In this critical and sophisticated analysis, Philip F. Kelly challenges the conventional definition of globalization as an irresistible and inevitable force to which societies must succumb. By tracing the consequences of global economic integration in the Philippines, he argues that global processes are constituted, accommodated, mediated and resisted in social processes at multiple scales, from the national economy to the village and the household.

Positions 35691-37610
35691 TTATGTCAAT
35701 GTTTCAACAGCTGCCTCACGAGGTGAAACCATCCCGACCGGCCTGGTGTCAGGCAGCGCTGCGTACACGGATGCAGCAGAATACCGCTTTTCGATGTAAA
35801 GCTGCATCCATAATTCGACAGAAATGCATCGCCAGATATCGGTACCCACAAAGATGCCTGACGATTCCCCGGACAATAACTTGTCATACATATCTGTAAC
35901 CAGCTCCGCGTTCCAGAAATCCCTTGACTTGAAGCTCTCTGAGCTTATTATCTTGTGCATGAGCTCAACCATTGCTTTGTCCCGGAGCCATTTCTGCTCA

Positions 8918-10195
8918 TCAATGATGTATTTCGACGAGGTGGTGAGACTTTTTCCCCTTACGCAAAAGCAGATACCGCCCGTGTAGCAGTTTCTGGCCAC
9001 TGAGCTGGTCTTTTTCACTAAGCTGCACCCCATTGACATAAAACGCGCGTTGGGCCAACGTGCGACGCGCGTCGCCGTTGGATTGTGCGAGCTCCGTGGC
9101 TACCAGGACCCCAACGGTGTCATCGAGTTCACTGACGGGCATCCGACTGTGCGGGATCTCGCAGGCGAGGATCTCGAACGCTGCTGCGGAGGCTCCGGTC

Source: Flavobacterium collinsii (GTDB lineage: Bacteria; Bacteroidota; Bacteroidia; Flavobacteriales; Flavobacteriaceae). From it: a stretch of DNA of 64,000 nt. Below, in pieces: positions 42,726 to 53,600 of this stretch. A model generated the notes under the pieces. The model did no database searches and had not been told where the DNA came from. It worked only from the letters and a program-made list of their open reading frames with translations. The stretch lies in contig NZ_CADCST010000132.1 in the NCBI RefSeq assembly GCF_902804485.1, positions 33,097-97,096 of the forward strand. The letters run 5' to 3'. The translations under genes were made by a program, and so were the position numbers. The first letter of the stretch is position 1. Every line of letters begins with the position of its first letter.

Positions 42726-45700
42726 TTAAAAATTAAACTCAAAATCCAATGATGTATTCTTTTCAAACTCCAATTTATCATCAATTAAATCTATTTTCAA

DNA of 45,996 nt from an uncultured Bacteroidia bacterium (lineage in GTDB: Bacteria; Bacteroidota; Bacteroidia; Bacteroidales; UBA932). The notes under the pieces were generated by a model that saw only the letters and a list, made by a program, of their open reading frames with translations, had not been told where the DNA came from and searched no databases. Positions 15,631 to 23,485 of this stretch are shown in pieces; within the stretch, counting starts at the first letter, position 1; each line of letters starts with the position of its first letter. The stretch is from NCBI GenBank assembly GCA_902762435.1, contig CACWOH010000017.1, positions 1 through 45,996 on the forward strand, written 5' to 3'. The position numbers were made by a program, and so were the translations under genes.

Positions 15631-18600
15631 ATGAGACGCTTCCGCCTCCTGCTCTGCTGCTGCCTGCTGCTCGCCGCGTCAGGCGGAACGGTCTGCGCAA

The Pacific Rim is the world’s most dynamic region. The rate of political, social, economic and cultural change is considerable, resulting in and from environmental and landscape change at various scales, from the regional, national and urban to the neighbourhood and the body. This series focuses on the issues of environmental change, urban, social and cultural transformation, and local and regional restructuring, and welcomes manuscripts that deal with local, national, regional and transnational geographies. It incorporates the best of contemporary research to provide a range of volumes that examine key developments in the region and that speak to global debates in geography and across the social sciences.